Friday, October 22, 2010

The Walled Apple Garden

Apple has long exerted total control over the IPhone. Now it is expanding this trend to its Mac line of computers.

First the is the app store for the Mac. Potentially, a few releases in the future, you will get all of your programs and much of your web content from apps with Apple getting a cut and selecting what is allowed through arbitrary standard.

The new Macbook Air shows several interesting developments. It does not have an optical drive. This is in keeping with Steve Jobs's belief that the only proper way of getting content into your computer is through his store. An optical drive lets you rip tunes from the CD you already bought or play the movie you just got in the mail from Netflix. Apple doesn't get a cut of either of those. Granted, you can use the USB port to add a separate optical drive but Apple has made it clear that they will never support Blu-ray.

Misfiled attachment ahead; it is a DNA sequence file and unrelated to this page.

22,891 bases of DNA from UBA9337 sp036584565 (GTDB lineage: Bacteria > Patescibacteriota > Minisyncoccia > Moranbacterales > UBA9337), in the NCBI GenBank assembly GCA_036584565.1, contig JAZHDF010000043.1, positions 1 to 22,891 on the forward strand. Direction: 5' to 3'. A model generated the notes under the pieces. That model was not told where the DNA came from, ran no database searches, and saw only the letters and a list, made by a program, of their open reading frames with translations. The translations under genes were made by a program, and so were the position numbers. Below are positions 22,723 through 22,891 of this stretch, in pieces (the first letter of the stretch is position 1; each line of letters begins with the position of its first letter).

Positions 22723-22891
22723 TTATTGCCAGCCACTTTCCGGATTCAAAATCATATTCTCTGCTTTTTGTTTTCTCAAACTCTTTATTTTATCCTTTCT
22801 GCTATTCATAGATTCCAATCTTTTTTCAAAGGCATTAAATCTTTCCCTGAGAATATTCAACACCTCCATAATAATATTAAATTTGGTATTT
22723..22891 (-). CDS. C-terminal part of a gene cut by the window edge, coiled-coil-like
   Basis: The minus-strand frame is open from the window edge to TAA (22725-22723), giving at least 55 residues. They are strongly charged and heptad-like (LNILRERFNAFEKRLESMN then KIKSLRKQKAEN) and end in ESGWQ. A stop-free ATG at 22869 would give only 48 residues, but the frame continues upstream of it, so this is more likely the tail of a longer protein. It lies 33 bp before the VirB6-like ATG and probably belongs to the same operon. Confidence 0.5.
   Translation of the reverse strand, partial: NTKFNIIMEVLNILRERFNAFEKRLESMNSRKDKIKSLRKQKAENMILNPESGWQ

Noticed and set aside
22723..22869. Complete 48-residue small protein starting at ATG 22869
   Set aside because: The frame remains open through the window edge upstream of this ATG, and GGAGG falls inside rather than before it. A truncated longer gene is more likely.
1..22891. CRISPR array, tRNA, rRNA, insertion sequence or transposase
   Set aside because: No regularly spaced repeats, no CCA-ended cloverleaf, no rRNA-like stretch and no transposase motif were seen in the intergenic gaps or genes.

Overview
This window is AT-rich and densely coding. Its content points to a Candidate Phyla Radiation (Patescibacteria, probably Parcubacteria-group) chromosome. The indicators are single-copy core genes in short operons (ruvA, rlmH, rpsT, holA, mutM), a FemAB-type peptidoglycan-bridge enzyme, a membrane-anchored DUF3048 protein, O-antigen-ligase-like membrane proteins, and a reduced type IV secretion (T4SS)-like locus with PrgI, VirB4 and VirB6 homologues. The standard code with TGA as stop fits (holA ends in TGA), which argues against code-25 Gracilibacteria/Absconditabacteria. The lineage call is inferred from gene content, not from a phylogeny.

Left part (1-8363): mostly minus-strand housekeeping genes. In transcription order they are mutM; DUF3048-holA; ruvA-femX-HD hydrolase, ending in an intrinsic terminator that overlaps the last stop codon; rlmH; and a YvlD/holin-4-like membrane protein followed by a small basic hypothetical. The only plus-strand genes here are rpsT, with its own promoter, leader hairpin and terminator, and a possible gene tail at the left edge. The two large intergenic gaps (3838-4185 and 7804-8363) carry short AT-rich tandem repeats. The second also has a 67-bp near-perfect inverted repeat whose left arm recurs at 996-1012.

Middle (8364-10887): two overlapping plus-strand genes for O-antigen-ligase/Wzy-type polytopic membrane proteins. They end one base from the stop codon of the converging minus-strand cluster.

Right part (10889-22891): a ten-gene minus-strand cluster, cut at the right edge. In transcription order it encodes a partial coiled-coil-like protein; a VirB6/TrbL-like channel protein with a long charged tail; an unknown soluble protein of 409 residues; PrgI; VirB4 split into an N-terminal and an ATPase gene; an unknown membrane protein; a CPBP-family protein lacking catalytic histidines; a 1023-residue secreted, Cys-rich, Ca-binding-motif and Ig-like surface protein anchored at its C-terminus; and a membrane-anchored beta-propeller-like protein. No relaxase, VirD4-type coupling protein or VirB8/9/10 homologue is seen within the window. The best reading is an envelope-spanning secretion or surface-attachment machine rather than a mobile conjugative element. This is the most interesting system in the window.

Just to cover all bases, you can't change the hardware, either. They use proprietary screws to keep you out and proprietary memory to keep you from doing your own upgrades.

None of this is surprising. When the Mac was introduced in 1984, it violated your warranty to connect it to a peripheral made by anyone else. Apple did not offer a hard drive so for the first year, customers had to choose between violating the warranty or living with a single floppy drive.

It looks like those days are returning.

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